What I got was tight, responsive control and gameplay honed to perfection. Ground movement with Claris or Elliot is in full 3D, with the ability to manipulate the camera to see a variety of angles as in most platformers. The real meat of gameplay, however, takes place in 2.5D flight and this is where the game really shines. A simple control scheme allows NiGHTS to link together and perform over 50 acrobatic maneuvers. In no small thanks to the Saturn’s analog controller, movement is so natural and fluid that this is the attribute fans most exalt when trying to convey the greatness of this game. To achieve the goal of recovering Wizeman’s stolen Ideya NiGHTS must collect 20 blue chips and deliver them to the “Ideya Capture”, which will then overload and release the orb it holds. After destroying four Captures, NiGHTS is then transported to a boss fight against one of Wizeman’s Nightmaren henchmen. A huge part of gameplay is the grading and points system. Simply, the more points you earn the higher your grade for the stage. One does not need to earn the highest grade possible to progress through the levels (although earning all “A” grades will slightly alter the ending), but the true fun comes in mastering NiGHTS various moves and techniques, stringing together long chains of aerial combos in order to build up points ala sort of a Tony Hawk’s Pro Skater but without the restriction of gravity. You see, for all its flash, bells and whistles, and storyline components, NiGHTS is, at its heart, a Score Attack game. This fact takes what would otherwise be quite a short experience and adds endless replayability to it. Between the addictive nature of the game’s combo system and the impulsive and intuitive control, Yuji Naka and Sonic Team have created a title that transcends generations of consoles and stands the test of time as a true gaming classic.

What I got was Reala. An evil version of NiGHTS, Reala was also created by Wizeman as a First Level Nightmaren. NiGHTS and Reala share similar powers with both having the ability to fly and perform amazing aerial stunts, but while NiGHTS used his free will to rebel against Wizeman, Reala revels in his evil and has remained loyal to his creator. This is relevant because as a cool bonus, defeating Reala for the first time will unlock a 2-player VS mode, in which you and another player can dog-fight it out using these ying-yang rivals.

What I got was “A-Life”. Short for “Artificial Life,” imagine it as a large scale Tamagotchi-style mini-game built right into the world. The world of Nightopia is inhabited by small beings, appropriately called Nightopians. These creatures go about flying, singing, building things, taking naps, throwing snowballs at each other, pointing the way toward goals, and other various cute-like tomfoolery. Sometimes they’ll even mate creating an egg that, if NiGHTS touches, hatches into a new Nightopian who shares the traits of its parents. Nightopians you’ve helped by hatching react more friendly toward the player, while Nightopians you’ve made fearful by nearly hitting them or by killing their brethren (yes, you can kill them) will avoid and run away from you. The game even features an evolving music engine, allowing tempo, pitch, and melody to alter depending on the moods of these creatures and how you treat them. A neat trick is knocking a defeated Nightmaren enemy into a Nightopian or into one of their eggs. This results in Mepians, genetically mutated Nightopians that end up looking quite disturbing but amusing nonetheless. None of this needed to be included, yet it was just another pleasant addition that made the experience all the more unique and replayable.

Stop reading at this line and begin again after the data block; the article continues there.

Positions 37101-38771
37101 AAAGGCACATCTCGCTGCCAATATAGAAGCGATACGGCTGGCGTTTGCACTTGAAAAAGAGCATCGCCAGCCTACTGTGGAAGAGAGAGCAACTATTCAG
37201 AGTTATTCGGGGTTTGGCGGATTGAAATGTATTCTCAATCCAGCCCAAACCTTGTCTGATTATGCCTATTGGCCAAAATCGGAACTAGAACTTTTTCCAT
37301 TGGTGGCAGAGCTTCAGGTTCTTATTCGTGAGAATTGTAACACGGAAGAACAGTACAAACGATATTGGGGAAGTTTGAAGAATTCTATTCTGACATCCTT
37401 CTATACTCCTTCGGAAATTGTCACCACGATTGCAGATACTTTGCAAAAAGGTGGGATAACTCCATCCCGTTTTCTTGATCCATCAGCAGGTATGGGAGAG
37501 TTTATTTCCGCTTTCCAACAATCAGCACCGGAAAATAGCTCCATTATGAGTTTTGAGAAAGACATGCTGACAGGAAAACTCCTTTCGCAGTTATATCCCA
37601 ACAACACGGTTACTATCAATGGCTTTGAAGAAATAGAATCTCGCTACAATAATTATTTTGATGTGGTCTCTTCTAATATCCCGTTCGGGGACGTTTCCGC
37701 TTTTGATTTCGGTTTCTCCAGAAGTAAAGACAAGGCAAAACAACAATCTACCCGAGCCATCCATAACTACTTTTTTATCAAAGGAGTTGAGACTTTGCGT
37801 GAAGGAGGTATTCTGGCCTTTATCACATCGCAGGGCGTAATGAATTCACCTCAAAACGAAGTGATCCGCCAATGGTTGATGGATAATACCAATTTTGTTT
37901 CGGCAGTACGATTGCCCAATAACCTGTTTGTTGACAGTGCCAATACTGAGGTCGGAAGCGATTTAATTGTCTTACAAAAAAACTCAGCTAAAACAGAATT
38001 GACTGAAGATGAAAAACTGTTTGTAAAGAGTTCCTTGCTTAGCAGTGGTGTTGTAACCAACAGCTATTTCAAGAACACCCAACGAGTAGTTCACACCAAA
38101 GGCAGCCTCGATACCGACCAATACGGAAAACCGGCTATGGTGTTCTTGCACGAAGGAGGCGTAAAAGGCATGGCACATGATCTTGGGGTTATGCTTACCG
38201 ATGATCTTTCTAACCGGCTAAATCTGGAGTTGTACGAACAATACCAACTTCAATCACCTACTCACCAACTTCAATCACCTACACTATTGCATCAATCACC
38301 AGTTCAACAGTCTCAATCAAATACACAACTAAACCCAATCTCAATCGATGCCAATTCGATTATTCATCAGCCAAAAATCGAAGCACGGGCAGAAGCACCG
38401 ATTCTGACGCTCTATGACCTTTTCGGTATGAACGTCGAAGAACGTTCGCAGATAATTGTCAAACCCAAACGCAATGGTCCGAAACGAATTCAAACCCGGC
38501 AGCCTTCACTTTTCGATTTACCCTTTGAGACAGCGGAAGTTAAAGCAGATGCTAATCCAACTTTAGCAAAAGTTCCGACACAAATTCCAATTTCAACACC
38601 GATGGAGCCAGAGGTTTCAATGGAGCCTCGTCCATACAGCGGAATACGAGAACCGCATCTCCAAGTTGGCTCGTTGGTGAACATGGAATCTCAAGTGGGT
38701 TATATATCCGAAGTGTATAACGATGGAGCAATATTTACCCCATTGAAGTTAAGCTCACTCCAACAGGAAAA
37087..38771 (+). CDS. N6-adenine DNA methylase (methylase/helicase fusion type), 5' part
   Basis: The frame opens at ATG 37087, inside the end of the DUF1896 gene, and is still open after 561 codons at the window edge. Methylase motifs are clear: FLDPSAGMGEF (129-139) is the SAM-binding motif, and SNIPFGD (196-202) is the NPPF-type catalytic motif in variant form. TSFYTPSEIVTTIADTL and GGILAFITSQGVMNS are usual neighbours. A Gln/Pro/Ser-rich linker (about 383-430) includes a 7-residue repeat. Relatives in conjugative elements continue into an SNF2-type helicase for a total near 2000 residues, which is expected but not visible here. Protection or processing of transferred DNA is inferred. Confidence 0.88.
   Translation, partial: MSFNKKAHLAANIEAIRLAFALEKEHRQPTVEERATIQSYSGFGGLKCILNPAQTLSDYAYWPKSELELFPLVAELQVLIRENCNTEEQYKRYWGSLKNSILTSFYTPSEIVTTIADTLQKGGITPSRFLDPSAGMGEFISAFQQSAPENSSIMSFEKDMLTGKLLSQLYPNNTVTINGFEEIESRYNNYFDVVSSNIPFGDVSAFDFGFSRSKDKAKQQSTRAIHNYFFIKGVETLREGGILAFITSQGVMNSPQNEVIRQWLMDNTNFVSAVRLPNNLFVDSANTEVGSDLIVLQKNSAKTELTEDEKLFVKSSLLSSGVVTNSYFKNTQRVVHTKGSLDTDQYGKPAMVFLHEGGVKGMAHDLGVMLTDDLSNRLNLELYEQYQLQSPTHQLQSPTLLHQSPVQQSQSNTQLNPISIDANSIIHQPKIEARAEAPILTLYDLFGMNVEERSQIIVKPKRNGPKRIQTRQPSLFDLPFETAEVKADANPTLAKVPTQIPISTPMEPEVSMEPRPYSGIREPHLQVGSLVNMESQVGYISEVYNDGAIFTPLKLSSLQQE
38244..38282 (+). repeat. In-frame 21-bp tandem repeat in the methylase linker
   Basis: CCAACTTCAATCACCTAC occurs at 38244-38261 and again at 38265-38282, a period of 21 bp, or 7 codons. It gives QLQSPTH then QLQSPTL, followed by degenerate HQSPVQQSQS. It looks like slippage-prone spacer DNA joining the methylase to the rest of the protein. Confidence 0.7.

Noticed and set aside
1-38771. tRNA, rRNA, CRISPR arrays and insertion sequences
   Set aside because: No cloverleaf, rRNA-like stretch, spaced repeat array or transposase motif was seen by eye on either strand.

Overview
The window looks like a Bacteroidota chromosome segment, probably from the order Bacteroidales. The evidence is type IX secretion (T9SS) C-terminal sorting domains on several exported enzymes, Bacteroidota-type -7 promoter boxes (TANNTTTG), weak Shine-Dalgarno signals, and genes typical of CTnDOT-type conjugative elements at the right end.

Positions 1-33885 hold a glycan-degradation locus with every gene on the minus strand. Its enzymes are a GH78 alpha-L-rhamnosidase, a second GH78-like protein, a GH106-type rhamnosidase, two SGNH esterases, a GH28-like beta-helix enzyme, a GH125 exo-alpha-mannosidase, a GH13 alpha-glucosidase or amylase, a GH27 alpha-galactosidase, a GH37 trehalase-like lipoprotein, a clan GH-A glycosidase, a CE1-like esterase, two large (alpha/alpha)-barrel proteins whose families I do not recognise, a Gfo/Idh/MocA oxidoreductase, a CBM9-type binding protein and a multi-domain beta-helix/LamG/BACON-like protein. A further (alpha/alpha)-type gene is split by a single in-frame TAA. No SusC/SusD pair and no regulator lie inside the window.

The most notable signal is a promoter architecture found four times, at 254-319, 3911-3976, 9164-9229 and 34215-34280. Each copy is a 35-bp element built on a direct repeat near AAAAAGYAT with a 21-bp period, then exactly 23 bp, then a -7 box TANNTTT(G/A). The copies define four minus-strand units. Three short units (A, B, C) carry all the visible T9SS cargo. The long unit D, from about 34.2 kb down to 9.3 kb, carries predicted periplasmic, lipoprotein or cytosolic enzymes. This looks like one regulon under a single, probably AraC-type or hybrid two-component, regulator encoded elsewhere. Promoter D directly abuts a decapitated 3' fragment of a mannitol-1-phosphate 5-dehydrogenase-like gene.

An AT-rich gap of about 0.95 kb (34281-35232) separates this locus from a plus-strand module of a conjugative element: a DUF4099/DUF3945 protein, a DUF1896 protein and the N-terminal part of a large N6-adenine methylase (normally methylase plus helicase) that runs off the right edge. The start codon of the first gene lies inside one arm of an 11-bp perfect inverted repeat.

What I got was one of the most engrossing gaming experiences of my entire life. By my 60th addictiveness filled play-through of NiGHTS Into Dreams, with no apparent end in sight, I finally realized what it was all about. The point of the game isn’t to just finish but rather to experience everything it has to offer. The enchanting story. The mystical world. The beautiful visuals. The striking music. The perfect control. The endless playability. The cute little extras. All of these aspects and so much more came together to create a gameplay experience unique and unparalleled. NiGHTS Into Dreams is one of those games that the longer you play it, the more you discover to enjoy about it. For that reason it will forever be one of my favorite games of all time.

Do yourself a favor; hunt down a Sega Saturn, get this game, open up your heart and imagination and experience the magic that is NiGHTS Into Dreams.

– Bebito Jackson